To Uber or not to Uber? That's not the question.
Chattanooga City Council members acknowledge the popular ride-sharing company is here to stay in the Scenic City, and their job is to regulate the new travel option fairly.
The council currently could take one of two routes -- one ordinance proposed by Councilman Ken Smith, who leads the transportation committee, and one by Chris Anderson.
Smith has offered up an ordinance to modernize and relax the city's 20-year-old taxi rules, increase taxi rates by 50 cents per mile and 20 cents per minute for waiting, reform the city's taxi board and include regulations for network-based ride sharing companies, such as Uber or Lyft.
Smith said Tuesday his goal was to make life easier for taxi drivers and make a comprehensive bill that includes rules for Uber or other transportation networks.
"My goal was to make comprehensive legislation so that any passenger for hire vehicle who comes to town is operating under the same basic rules," Smith said.
Anderson's ordinance doesn't change anything about how taxis do business, but it takes a different approach to regulating ride-share networks, which he says are completely different from taxis. His ordinance provides requirements for insurance, driver background checks and consequences for bad actors. But it largely leaves initial inspection and insurance coverage up to the company.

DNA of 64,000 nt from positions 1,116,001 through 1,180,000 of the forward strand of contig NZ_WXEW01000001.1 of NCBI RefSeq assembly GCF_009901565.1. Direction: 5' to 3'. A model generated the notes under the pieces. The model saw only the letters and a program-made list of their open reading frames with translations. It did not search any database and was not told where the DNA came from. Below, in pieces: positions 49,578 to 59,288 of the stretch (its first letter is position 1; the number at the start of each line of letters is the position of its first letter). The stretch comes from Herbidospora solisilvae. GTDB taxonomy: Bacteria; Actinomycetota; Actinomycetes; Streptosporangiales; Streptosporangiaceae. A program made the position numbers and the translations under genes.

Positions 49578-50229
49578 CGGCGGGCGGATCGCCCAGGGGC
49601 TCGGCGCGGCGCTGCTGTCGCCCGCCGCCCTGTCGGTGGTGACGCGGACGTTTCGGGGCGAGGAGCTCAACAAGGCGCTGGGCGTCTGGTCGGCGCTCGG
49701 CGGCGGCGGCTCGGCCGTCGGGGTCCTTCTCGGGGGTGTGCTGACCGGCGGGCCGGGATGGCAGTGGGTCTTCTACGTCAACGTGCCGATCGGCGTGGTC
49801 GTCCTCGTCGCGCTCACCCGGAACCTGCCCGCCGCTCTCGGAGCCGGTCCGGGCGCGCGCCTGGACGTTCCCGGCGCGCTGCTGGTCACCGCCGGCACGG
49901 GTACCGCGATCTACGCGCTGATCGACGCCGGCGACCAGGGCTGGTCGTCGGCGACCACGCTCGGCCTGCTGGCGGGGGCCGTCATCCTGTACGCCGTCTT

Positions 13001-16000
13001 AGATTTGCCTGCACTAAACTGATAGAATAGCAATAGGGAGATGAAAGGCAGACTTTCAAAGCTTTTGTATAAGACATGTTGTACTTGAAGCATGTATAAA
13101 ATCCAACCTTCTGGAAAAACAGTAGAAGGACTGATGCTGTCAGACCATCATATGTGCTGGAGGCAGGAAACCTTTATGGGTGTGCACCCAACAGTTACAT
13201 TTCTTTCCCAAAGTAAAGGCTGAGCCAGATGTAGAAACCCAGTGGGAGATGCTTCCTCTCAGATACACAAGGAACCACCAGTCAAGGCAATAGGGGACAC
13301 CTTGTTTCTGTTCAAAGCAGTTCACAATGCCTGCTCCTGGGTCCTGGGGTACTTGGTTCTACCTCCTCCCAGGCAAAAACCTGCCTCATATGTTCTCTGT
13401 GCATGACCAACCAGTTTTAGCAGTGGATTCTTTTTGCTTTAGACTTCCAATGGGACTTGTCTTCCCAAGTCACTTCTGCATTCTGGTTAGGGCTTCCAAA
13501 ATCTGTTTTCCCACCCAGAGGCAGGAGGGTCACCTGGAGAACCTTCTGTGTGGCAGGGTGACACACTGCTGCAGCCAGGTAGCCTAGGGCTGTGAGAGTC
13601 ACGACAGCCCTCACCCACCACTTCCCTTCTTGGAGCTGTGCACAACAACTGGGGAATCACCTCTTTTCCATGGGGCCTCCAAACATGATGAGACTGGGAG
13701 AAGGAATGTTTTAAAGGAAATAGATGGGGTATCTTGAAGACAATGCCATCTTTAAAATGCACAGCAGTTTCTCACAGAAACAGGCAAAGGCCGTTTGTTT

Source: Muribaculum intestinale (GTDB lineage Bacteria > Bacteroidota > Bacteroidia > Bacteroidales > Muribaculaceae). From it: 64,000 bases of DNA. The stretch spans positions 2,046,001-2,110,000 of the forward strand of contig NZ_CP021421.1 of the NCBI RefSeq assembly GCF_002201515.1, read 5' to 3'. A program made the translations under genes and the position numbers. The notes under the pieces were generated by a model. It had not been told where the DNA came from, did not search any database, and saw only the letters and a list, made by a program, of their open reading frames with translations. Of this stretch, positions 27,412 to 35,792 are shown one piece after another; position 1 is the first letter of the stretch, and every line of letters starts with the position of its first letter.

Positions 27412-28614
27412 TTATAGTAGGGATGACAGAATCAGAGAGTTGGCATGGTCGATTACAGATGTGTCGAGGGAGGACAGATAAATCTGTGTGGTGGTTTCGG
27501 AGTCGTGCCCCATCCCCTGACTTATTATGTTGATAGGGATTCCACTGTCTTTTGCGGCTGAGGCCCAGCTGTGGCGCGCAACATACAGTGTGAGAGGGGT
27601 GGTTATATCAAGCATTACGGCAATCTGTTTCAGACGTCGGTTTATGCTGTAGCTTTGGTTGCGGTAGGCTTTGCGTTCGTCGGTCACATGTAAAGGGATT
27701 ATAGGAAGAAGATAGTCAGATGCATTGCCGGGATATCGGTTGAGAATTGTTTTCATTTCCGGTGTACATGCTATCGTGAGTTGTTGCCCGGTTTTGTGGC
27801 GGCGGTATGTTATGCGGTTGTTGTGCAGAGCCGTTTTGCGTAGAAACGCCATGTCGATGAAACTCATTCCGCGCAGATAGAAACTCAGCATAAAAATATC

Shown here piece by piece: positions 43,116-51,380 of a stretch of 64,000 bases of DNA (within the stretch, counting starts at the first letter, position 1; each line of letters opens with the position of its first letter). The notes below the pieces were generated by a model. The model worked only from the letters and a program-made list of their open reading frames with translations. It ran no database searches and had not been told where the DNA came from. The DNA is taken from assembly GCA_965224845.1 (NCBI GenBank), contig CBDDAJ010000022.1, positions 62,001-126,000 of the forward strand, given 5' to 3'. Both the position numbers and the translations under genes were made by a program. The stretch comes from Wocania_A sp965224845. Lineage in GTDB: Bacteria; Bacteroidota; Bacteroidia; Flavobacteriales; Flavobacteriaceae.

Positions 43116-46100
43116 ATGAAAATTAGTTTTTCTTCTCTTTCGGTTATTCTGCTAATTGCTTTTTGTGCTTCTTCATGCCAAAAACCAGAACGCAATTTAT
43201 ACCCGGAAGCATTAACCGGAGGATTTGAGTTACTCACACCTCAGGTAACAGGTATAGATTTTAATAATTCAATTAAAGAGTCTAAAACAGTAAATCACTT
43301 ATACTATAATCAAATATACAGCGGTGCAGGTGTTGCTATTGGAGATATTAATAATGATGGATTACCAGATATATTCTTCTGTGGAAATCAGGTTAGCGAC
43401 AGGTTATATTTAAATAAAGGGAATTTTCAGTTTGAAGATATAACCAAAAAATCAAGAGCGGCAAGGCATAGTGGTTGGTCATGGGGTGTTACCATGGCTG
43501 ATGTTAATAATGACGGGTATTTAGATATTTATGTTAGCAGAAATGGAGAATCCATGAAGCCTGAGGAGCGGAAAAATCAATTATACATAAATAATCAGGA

"I think when you look at mine, it's based on the best practices in other midsized cities in Tennessee and across the nation," Anderson said.
Uber -- and by order its small army of Chattanooga drivers -- has thrown support behind Anderson's ordinance.
Nearly 20 residents -- mostly Uber drivers and a handful of cabbies -- addressed the council Tuesday to give their input. Most sang the praises of Uber but never gave preference to one bill or another. But taxi drivers asked for equity.
Cab drivers said drivers for transportation networks should have to go through the same vehicle and licensing hoops as taxi drivers do. They also cited restrictions on cab companies that will remain in either ordinance -- such as a requirement to own at least five vehicles to open a cab company.
A.J. Howard, a driver for Mercury Taxi, questioned whether the metered, regulated taxi companies will be able to compete fairly with transportation networks, which don't have fixed fares.
"This city has only got 300,000 people, are we going to be able to work together? I worked Saturday. I usually do $150 on Saturday, but I did $35. ... Uber was giving out free rides."
But David Barmore, a public policy associate for Uber, told council members taxi companies need not worry.
"We are currently in 230 cities all over the world, and in not one of those cities has a taxi cab company gone under," Barmore said.
Barmore said Uber favored Anderson's bill because it "recognized Uber has its own safeguards" and putting vehicle inspection, driver permitting and insurance requirements in the city's hands could be burdensome.
But Smith says the city should have a hand in permitting transportation network drivers, because it's going to have to enforce them.
"My bill puts inspection of the vehicle and permitting for the driver through the same [agency] that's doing enforcement," Smith said.
Residents will have another opportunity for a public hearing on the issue next week, during a transportation committee meeting at 3 p.m. Tuesday.
Contact staff writer Louie Brogdon at email@example.com, @glbrogdoniv on Twitter or at 423-757-6481.